Arkansas has faced an alarming number of substance abuse cases among teens and young adults in recent years. In an effort to reduce drug-related activities among those under the age of 30, Arkansas rehab centers are focusing on prevention and recovery programs aimed at young adults.
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Arkansas is mostly rural, with around 44,000 farms covering nearly half the state. Animals items, supply about sixty percent of the state’s farming income, while crops such as rice and soybeans represent the rest. The state also has significant forestland consisting of the Ouachita National Park and the Ozark National Forest. Arkansas is occupied with more than 3 million homeowners and is deemed the thirty-third most populous states an America. The United States Census Bureau approximates in 2016 of this population of Arkansas was eighty percent white, fifteen percent African American and the remaining five percent is mixed race. Hispanics and Latinos make up around three percent of the population. Despite the state’s rural nature, Arkansas has a strong transportation facility that assists in the transportation of both licit and illegal items. Mexican criminal groups are the main source of drug import into Arkansas, they use Caucasians, African Americans and Hispanics to transport meth, cocaine, marijuana and black tar heroin to prevent detection from the law enforcement agencies.
Arkansas is among the top ten states with the most methamphetamine (meth, crystal meth) use reported. Meth is a significant drug threat to Arkansas, largely due to the drug’s all set availability and the physical violence and environmental damage that generally emerge from methamphetamine production and usage. Crystal meth is highly addicting and does not discriminate between age, race or class. Home grown labs are a big issue as even with the law limiting the purchase of high amounts of pseudoephedrine meth labs continue to pop up in Arkansas daily.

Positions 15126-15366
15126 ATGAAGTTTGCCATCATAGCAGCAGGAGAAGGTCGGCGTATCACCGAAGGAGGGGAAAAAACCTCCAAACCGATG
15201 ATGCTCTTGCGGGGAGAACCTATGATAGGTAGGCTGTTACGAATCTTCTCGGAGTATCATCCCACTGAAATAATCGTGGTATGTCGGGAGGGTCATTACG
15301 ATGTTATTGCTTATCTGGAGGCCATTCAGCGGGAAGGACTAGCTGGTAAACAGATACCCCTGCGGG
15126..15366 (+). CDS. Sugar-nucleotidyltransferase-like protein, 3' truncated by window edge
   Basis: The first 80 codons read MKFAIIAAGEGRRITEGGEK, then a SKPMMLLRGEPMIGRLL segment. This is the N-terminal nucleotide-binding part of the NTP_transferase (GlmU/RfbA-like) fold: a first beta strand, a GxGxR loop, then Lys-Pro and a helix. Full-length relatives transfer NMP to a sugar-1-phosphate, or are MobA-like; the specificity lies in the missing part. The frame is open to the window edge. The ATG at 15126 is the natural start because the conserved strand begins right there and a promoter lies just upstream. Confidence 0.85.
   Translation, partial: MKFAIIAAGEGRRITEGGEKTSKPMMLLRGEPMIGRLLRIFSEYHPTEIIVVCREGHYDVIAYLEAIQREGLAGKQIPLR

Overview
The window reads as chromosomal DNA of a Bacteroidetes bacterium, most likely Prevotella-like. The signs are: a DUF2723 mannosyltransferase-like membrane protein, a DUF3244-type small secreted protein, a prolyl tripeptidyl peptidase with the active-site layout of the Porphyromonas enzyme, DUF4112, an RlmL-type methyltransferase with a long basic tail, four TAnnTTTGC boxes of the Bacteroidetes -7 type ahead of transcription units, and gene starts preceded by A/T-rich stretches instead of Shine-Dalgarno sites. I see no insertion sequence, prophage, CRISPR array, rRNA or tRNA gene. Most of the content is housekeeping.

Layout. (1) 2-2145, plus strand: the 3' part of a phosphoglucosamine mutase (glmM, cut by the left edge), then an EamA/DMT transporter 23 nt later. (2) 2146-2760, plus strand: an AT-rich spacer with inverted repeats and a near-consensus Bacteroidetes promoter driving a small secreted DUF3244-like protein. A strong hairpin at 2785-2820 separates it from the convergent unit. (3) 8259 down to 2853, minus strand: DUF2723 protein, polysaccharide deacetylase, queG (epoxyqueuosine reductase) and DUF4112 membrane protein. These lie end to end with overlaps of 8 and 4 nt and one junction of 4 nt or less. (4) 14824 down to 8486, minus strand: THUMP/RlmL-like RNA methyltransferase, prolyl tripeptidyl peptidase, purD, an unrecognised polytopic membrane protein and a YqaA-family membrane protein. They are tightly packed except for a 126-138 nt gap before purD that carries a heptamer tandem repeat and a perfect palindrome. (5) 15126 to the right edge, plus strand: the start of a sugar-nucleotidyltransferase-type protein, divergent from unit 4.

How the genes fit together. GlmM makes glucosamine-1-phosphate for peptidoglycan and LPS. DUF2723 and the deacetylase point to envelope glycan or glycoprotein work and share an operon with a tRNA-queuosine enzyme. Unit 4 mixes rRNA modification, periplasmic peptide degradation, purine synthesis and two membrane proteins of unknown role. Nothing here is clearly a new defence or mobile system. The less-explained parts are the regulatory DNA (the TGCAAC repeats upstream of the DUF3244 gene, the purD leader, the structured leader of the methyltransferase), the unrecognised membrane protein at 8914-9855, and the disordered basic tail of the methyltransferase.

Find drug statistics and treatment information on the cities listed below:
- Bella Vista
- Cherokee Village
- De Queen
- El Dorado
- Fort Smith
- Heber Springs
- Hot Springs National Park
- Little Rock
- Mountain Home
- Mountain View
- North Little Rock
- Pine Bluff
- Van Buren
- Walnut Ridge
- West Helena
- West Memphis
Arkansas Addiction Treatment
Substance abuse, specifically involving prescription pain relievers and marijuana, is a dangerous threat to many Arkansas teens and young adults. In 2007 and 2009, Arkansas had some of the highest rates in the country for the non-medical use of prescription pain relievers among those ages 12 and older.
The rate of Arkansas 12th graders using sedatives is triple the national rate. In addition, more than 45 percent of Arkansas youth have experimented with alcohol.
In 2017, HBO released a Documentary ‘Meth Storm’ Explores Drug’s Scourge in Rural Arkansas. Filmmakers Brent and Craig Renaud discuss the film with Here & Now’s Jeremy Hobson:
Highlights from the Interview
On the magnitude of the meth crisis in rural Arkansas:
Craig Renaud: “I think the film is as much about poverty in the state as it is about meth addiction. And you have this perfect storm of these large amounts of methamphetamine coming in, while you have a loss of job opportunities and not a lot of things going on in these communities. And you hear the in the film talk about, back in the days of meth labs, they would be surprised if they saw a pound at a time, and now they’re seeing 40- to 50-pound shipments a week coming into Arkansas. So, the problem has gotten very overwhelming in these communities.”